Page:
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Hello,

I've been using the original Dewalt lunchbox for a few years. It's LOUD!

I'm under the impression that a 240v "four poster" planer is much quieter and "better" in a number of ways.

I'm looking to get something used off CL and I want to budget $1,000 because I've seen a number in the $750 - $950 range.

So … I'd appreciate any thoughts on what to look for, assuming they're not all "the same". For instance, Grizzly, Jet, etc.

Thanks!
 

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Discussion Starter · #3 ·
Thanks Rob. Looking.

So far I've found just two. One, for $1k seems a way more rusty than I'd want to deal with. There's another that's a 1965 machine, but it's 12". I've always assumed that my next planer would be at least 15". Heck, I'd actually lose an inch with this one! Not sure I really NEED larger, but I'd like it.

Rusty

Not so Rusty

Jet

Grizzly

I just found another 900 12" unit. Do you feel that I should adjust my wideness criteria?

Thanks again.
 

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Those old Powermatics are said to be excellent planers
but you have to assess old planers on a case-by-case
basis. In planers the feedworks can get worn.

I use a 15" 4 post planer… generic Taiwan thing.
It's a good planer but lacks muscle at 2hp.
 

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My next-to-last planer was a 1982 Rockwell Invicta made in Brazil. 13" width capacity was adequate, but of course no matter how wide your planer is, you're going to want/need a wider one eventually. I liked that planer a lot, as its stock handling was excellent. But it wasn't quiet. Not as loud as a lunchbox, but definitely ear muff demanding. I contemplated getting a Byrd Shellix helical cutter head, and even disassembled it to get the necessary specs. But I hesitated, as that thing was going to cost around $650 or so, and I'd never get my money out of it.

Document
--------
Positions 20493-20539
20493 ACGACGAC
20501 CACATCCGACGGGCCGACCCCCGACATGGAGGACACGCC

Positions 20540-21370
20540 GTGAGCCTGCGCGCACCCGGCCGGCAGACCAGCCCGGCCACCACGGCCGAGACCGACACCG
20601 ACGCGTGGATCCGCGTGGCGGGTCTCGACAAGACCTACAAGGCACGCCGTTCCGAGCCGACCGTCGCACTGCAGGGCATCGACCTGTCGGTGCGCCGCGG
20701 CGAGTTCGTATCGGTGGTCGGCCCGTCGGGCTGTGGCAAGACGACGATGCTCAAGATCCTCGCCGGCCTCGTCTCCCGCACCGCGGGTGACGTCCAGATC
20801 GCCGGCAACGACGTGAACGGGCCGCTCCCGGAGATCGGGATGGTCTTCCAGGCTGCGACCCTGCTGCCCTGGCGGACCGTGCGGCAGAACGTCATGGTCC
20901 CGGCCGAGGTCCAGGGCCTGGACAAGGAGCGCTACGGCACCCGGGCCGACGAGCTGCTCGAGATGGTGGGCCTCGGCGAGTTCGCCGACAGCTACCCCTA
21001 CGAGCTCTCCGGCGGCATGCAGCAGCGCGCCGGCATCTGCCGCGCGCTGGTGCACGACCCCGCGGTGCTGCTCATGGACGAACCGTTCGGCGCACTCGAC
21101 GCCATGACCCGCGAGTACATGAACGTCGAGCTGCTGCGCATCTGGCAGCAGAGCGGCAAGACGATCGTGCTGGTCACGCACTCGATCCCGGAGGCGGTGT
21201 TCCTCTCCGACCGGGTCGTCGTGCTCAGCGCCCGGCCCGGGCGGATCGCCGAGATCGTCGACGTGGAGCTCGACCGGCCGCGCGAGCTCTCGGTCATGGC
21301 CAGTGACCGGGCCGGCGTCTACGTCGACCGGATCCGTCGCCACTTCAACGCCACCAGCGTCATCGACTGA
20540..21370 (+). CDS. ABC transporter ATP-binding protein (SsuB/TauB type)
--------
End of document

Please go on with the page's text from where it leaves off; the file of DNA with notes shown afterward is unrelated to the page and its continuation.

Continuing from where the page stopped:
Then a tremendous deal on a Jet JP12HH came along, and I jumped on that. My point is, the helical head is wonderful. No frustrating blade changing and sharpening, no banshee howl, no worry about grain tear out. There are various ways to get that-aftermarket, or already part of the machine. However you do it, it's worth it. And yes, the 4 poster planers are far more robust than any lunchbox.
 

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One down side of some large planers is a lack of depth stops. My Dewalt 735 has convenient depth stops so I can batch plane stock down to common dimensions.
Maybe someone can chime in if there is a brand that includes this feature.
 

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How much planing do you do? I have both a 15" 4 post planer and a DW735. The 15" does very well at taking rough stock down to whatever thickness that you need. However, many of these have a serrated infeed roll which leaves marks on the wood unless you take off a certain amount. It is also very difficult to dial in a specific thickness.

The DW735 is much better at easily planing wood down to a more precise depth and has rubber infeed rolls. I use it to finish plane a lot of wood as I can get the wood to withing 0.010" or less of the depth that I want and can take off very small amounts. I know that some will wonder why you need to be that precise but it really helps if you are making things like a face frame or rail and stile panels so that the pieces are all the same thickness.

I find that I probably use the 15" planer 25% of the time at most.

IMHO…unless you are going to do a lot of planing and take a lot of rough sawn stock down to size, a planer like the DW735 will serve you much better.
 

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Discussion Starter · #8 ·
Interesting opinion. I do a lot of planing. I don't use the stops on my 733. Instead, I sneak up on the thickness with a caliper. I often times mill very little material, trying to get it perfect and switching sides until I'm happy. Your description of the teeth has me worried.

I'll bet the 735 is light years better than my 733. Do you know if it's just as loud? Still 120v, right?
 

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Unfortunately, the DW735 is the loudest planer that I have used and the loudest in my shop. I use hearing protection when I use it.

However, I do think it is about the best of the planers. It works great without a dust collector and just a hose into a trash can.
 

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Discussion Starter · #10 ·